June 9, 2014
The New York Times editorial board this week argues that “solitary confinement […] is especially damaging for children” and solitary policies must change to as to “humaniz[e] juvenile detention.” Scroll down for the full editorial and be sure to click here for more on what the Community Foundation’s donors are doing to reform New Jersey’s juvenile justice system (and how you can help).
A Model for Juvenile Detention Reform
States are sending fewer and fewer children to juvenile correctional facilities, partly in response to research showing that locking up young people increases the risk that they will eventually drop out of school and become permanently entangled with the justice system.
This is all to the good. But dealing with low-risk children through community-guidance programs leaves behind a population of severely troubled children who often wind up in solitary confinement instead of receiving the special help they need.
The Justice Department, which has already required several jurisdictions to improve the care of children in custody, underscored that point last month when it settled a long-running lawsuit against the State of Ohio. Under the new agreement, Ohio will sharply reduce and eventually end solitary confinement. It will also ensure that young people receive individual mental health treatment and educational services with the aim of preventing the disruptive behaviors that led to the confinement in the first place.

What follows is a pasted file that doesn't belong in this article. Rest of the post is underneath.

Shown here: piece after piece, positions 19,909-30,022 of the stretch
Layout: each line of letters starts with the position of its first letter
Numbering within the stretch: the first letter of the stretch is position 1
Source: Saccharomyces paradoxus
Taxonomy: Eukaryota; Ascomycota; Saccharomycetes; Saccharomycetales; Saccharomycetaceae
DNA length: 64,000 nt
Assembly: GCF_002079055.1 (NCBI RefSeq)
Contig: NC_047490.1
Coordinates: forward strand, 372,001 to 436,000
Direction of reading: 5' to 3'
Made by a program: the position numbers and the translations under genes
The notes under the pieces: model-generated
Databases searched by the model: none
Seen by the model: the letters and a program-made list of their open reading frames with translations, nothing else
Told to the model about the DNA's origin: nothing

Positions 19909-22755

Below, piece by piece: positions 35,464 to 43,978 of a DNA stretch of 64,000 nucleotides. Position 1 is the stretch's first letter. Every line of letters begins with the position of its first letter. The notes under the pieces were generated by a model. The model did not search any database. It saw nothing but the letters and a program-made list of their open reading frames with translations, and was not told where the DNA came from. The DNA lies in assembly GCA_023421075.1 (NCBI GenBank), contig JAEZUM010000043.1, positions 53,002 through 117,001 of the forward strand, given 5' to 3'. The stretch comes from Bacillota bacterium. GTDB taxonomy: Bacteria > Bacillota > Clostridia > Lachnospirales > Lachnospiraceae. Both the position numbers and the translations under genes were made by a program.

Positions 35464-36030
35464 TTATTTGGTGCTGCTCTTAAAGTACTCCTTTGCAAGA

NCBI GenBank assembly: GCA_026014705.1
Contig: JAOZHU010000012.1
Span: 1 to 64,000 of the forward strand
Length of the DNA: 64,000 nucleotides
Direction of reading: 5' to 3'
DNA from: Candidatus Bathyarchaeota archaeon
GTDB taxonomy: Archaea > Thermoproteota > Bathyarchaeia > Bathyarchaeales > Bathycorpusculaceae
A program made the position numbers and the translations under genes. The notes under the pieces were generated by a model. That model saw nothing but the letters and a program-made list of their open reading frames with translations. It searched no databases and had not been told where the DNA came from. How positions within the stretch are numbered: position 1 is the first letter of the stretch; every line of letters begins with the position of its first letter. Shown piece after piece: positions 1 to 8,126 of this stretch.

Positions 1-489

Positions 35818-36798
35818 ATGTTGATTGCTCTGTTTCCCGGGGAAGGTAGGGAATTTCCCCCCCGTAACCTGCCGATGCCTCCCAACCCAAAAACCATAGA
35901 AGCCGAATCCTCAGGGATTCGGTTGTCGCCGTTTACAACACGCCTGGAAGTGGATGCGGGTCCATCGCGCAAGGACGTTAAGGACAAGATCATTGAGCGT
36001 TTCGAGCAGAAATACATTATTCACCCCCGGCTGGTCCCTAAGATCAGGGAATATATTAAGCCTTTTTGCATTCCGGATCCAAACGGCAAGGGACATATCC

Solitary confinement, which can lead to mental problems for adults, is especially damaging for children, who are more fragile emotionally. A 2002 Justice Department investigation showed that young people experience symptoms of paranoia, anxiety and depression even after very short periods of isolation. Extended isolation can lead to suicide. According to one national study, half the suicides reported in juvenile facilities were committed by young people in isolation, and in nearly two-thirds of the cases there was some history of solitary confinement.
The conditions of mentally ill or disabled children, who have poor impulse control to begin with, are made far worse when they spend 23 hours in isolation without therapeutic services. Not surprisingly, they emerge angrier and more troubled than when they entered, which means they act out and are shut away yet again.
The Justice Department’s settlement with Ohio puts states on notice that solitary policies need to change. If adopted nationally, the principles in that settlement would go a long way toward humanizing juvenile detention.
Link to the opinion editorial is available by clicking here.